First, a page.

In Hartford Controversy, Feds Serve Subpoena on Two State Agencies

Nov 1, 2013

Hartford City Treasurer Adam Cloud.
Credit City of Hartford
Earl O'Garro.
Credit Fortnight Journal

The scope of the federal grand jury investigation involving the relationship between Hartford's city treasurer and an insurance broker continues to grow, as the state has confirmed that federal prosecutors served a subpoena on two of its departments.

We already know that federal investigators served subpoenas on Hartford's city hall and board of education. They want to see everything from contracts to emails that have to do with Hybrid Insurance Group and its CEO Earl O'Garro.

Now we can add the Connecticut Insurance Department and its Department of Economic and Community Development to the list of those who got served. A spokesman for the insurance department confirmed that it received a federal subpoena related to Hybrid Insurance Group. WNPR has asked for a copy of the subpoena.

A few weeks ago, that same state insurance department announced that it had lodged a formal, 11-count complaint against Hybrid and O'Garro. That complaint is pending.

The state DECD confirmed it also got a federal subpoena -- and it sent it to WNPR.  

In it, federal prosecutors asked for all information related to grants or loans Hybrid received from the DECD.  You may recall that the state gave Hybrid around $100,000 to move its business to Hartford -- into the building owned city Treasurer Adam Cloud and his family.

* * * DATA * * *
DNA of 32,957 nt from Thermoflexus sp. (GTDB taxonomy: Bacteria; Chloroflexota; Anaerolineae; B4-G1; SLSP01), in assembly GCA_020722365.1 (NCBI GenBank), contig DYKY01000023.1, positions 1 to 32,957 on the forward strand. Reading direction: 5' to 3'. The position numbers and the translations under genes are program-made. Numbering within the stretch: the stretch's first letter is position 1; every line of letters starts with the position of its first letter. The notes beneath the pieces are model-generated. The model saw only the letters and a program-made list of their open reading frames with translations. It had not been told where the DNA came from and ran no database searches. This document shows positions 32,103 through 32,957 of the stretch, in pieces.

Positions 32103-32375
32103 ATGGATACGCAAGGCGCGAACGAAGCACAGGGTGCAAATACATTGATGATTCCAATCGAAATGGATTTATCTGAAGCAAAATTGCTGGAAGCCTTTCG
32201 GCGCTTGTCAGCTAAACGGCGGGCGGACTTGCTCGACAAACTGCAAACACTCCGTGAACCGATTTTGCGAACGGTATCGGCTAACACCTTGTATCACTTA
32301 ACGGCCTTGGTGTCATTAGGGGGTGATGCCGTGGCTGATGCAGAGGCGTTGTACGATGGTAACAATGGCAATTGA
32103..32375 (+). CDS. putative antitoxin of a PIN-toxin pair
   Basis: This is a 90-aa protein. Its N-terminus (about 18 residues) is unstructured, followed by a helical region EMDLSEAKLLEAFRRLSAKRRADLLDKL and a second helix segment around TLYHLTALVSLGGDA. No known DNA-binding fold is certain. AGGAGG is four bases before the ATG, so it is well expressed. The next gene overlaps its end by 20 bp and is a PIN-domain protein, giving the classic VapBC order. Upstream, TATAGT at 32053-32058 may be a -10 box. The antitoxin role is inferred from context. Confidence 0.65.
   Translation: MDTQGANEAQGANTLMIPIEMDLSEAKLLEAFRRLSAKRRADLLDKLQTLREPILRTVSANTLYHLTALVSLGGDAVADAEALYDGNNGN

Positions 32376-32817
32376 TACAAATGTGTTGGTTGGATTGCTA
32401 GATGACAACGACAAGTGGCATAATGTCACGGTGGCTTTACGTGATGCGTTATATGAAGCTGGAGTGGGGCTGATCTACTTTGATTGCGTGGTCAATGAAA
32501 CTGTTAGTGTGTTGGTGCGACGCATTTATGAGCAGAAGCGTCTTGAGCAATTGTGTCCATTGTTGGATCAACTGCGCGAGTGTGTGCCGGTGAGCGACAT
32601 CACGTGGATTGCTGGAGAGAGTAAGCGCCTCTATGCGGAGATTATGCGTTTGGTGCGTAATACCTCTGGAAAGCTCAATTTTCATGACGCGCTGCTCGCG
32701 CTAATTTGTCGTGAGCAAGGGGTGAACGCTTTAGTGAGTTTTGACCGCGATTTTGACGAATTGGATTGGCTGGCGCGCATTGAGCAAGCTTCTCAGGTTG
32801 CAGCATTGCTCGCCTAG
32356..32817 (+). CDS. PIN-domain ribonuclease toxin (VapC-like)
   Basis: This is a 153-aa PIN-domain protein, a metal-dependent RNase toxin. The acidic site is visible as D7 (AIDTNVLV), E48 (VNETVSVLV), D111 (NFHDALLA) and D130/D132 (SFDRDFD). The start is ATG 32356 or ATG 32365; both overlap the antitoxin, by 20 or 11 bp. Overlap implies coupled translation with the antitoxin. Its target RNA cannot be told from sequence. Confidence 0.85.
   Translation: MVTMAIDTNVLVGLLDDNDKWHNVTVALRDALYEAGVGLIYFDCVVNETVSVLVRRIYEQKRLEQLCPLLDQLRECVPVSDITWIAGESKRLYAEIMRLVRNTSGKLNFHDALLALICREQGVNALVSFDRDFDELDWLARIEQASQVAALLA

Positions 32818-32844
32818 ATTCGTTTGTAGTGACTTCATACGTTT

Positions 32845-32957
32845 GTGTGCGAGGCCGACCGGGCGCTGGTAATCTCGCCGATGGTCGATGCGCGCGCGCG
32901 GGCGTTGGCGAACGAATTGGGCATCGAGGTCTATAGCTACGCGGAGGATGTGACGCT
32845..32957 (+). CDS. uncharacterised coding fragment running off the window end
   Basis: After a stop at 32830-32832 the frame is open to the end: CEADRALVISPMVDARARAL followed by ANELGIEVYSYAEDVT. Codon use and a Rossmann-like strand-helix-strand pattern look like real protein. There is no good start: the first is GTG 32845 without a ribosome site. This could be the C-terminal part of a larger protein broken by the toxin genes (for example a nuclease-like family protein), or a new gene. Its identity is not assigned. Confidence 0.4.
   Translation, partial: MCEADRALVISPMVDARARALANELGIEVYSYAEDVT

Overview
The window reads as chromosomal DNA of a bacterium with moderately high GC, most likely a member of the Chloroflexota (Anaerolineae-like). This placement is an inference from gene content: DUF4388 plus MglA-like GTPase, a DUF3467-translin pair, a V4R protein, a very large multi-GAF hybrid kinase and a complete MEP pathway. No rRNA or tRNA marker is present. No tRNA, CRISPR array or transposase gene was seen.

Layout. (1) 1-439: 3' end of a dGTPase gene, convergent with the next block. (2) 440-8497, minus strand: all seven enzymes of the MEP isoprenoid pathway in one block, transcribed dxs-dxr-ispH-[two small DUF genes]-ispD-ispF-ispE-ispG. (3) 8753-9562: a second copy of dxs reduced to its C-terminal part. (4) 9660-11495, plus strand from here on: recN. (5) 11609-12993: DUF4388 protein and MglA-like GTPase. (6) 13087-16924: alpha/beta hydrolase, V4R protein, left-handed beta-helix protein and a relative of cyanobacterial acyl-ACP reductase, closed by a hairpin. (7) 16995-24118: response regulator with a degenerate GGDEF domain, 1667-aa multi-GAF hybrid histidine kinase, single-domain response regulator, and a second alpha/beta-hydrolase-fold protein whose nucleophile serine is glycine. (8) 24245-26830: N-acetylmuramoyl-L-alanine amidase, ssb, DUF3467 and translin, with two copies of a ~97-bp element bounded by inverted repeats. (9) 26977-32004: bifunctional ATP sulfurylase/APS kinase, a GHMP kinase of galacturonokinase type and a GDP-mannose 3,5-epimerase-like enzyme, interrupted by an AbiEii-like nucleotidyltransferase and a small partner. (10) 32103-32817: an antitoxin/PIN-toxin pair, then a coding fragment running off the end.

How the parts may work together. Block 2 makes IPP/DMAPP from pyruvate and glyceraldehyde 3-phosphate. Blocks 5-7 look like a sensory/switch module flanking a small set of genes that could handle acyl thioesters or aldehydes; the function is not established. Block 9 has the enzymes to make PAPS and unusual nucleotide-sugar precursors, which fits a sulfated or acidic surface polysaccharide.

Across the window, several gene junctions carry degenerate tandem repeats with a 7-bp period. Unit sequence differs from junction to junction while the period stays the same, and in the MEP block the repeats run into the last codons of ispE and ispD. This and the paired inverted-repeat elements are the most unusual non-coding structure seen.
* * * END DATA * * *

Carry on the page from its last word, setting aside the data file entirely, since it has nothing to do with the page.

The subpoena also asks for emails involving Hybrid, Cloud, and his brother -- Christopher Cloud.  O'Garro paid Christopher Cloud's firm Camilliere, Cloud & Kennedy to be its lobbyist at the state. DECD officials say Christopher Cloud was at least one meeting with the state on Hybrid's behalf. 

Adam Cloud has long denied allegations that he had anything to do with giving city business to O'Garro, who rents office space from Cloud's family and who has hired Cloud's brother as his lobbyist. Emails obtained by WNPR seem to suggest otherwise.

This all became news because O'Garro failed to pay $670,000 in insurance premiums on the city's behalf. O'Garro now apparently owes a lot of people a lot of money. 

MONDAY UPDATE:  Here's the insurance department subpoena